I didn't answer the crucial question so far: When should you use volatile?  A note from the C++ standard says that "volatile is a hint to the implementation to avoid aggressive optimization involving the object because the value of the object might be changed by means undetectable by an implementation." This means for a single thread of execution that the compiler must perform load or store operations in the executable as often as they occur in the source code. volatile operations, therefore, cannot be eliminated or reordered. Consequently, you can use volatile objects for communication with a signal handler but not for communication with another thread of execution.

To make it short, volatile avoids aggressive optimization and has no multithreading semantic.

I present the remaining small improvements with a short example that runs in the Compiler Explorer.

Range-based for-loop with Initializers

With C++20, you can directly use a range-based for-loop with an initializer.


// rangeBasedForLoopInitializer.cpp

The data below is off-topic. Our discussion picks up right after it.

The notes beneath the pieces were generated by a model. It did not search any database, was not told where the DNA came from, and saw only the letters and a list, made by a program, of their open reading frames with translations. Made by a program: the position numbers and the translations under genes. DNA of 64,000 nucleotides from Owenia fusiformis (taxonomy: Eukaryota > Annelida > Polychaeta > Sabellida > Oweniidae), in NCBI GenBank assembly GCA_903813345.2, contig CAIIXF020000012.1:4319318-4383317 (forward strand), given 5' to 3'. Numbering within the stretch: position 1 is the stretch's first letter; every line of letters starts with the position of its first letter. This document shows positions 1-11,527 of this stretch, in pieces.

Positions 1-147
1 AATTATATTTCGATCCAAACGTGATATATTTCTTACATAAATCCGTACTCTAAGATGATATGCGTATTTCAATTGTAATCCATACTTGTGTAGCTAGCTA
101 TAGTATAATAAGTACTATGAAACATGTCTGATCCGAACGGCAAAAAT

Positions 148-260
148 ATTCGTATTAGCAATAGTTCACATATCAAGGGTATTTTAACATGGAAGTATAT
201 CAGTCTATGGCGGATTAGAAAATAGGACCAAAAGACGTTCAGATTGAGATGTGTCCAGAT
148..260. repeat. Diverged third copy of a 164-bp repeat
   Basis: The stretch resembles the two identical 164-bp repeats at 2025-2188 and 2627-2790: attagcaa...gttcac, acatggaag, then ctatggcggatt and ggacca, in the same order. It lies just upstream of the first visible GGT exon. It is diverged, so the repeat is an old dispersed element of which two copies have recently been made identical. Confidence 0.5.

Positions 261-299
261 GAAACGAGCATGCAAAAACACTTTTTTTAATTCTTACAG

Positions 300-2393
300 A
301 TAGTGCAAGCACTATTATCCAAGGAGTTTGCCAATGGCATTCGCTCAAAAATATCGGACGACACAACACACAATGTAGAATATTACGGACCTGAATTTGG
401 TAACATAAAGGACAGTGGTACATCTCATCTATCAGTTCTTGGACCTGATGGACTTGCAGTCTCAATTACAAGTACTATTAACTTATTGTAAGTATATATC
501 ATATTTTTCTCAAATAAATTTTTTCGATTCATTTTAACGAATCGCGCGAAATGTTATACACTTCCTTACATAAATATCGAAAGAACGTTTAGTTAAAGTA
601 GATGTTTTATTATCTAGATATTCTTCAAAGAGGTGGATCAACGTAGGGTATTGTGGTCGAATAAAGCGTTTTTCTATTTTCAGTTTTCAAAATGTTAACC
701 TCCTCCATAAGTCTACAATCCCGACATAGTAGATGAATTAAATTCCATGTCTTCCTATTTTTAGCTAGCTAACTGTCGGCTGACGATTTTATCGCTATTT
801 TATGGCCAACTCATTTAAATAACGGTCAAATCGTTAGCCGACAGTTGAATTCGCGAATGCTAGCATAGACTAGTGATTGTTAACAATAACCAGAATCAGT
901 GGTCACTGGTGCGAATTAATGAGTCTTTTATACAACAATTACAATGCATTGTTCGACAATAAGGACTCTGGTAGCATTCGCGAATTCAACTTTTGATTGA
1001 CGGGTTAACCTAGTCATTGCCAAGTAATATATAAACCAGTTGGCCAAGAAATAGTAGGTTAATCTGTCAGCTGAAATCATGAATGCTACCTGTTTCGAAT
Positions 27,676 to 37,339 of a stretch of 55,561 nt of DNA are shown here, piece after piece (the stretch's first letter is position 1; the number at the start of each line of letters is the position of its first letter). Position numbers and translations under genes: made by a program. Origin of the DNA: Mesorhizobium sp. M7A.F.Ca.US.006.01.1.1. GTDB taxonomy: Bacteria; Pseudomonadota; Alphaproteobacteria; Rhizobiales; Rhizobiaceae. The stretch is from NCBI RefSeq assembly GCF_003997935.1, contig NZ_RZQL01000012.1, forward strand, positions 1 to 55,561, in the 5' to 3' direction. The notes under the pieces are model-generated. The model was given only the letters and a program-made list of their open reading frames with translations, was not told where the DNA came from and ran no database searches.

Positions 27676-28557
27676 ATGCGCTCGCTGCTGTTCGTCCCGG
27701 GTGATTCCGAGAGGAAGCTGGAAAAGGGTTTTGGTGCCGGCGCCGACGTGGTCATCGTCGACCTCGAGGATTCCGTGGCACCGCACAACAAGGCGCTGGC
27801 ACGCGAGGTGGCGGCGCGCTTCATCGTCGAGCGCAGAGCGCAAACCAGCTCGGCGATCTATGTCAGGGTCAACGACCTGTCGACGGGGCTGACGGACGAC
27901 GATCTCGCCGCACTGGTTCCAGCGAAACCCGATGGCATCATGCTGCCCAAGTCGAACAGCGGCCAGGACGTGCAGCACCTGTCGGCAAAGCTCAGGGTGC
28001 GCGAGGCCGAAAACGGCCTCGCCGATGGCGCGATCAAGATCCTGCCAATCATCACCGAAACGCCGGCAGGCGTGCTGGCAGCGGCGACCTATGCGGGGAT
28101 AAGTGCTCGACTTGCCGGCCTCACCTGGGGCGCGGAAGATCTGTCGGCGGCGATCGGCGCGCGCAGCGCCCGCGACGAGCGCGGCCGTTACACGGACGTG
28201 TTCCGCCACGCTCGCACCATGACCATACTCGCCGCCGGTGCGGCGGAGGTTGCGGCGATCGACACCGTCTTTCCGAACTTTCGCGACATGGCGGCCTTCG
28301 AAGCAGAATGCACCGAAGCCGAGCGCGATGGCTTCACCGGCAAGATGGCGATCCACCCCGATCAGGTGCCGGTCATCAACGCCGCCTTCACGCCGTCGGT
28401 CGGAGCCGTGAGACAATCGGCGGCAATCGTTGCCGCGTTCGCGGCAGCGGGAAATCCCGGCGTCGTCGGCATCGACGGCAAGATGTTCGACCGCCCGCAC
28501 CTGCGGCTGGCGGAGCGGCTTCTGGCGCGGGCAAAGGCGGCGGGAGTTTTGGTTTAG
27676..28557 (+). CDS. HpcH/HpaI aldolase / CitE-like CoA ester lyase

#include <iostream>
#include <vector>

int main() {

    for (auto vec = std::vector{1, 2, 3}; auto v : vec) {  // (1)
        std::cout << v << " ";
    std::cout << "\n\n";
    for (auto initList = {1, 2, 3}; auto e : initList) {  // (2)
        e *= e;
        std::cout << e << " ";
    std::cout << "\n\n";
    using namespace std::string_literals;
    for (auto str = "Hello World"s; auto c: str) {        // (3)
        std::cout << c << " ";


The range-based for-loop uses in line (1) a std::vector, in line (2) a std::initializer_list, and in line (3) a std::string. Additionally, in line (1) and line (2) I apply automatic type deduction for class templates which we have since C++17. Instead of std::vector<int> and std::initalizer_list<int>, I just write std::vector and std::initializer_list

With GCC 10.2 and the Compiler Explorer, I get the expected output.


virtual constexpr Functions

A constexpr function has the potential to run at compile-time but can also be executed at run-time. Consequently, you can make a constexpr function with C++20 virtual. Both directions are possible. Either can a virtual constexpr function override a  non-constexpr function, but also can a virtual non-constexpr function override a  constexpr virtual function. I want to emphasize, that override implies that the regarding function of a base class is virtual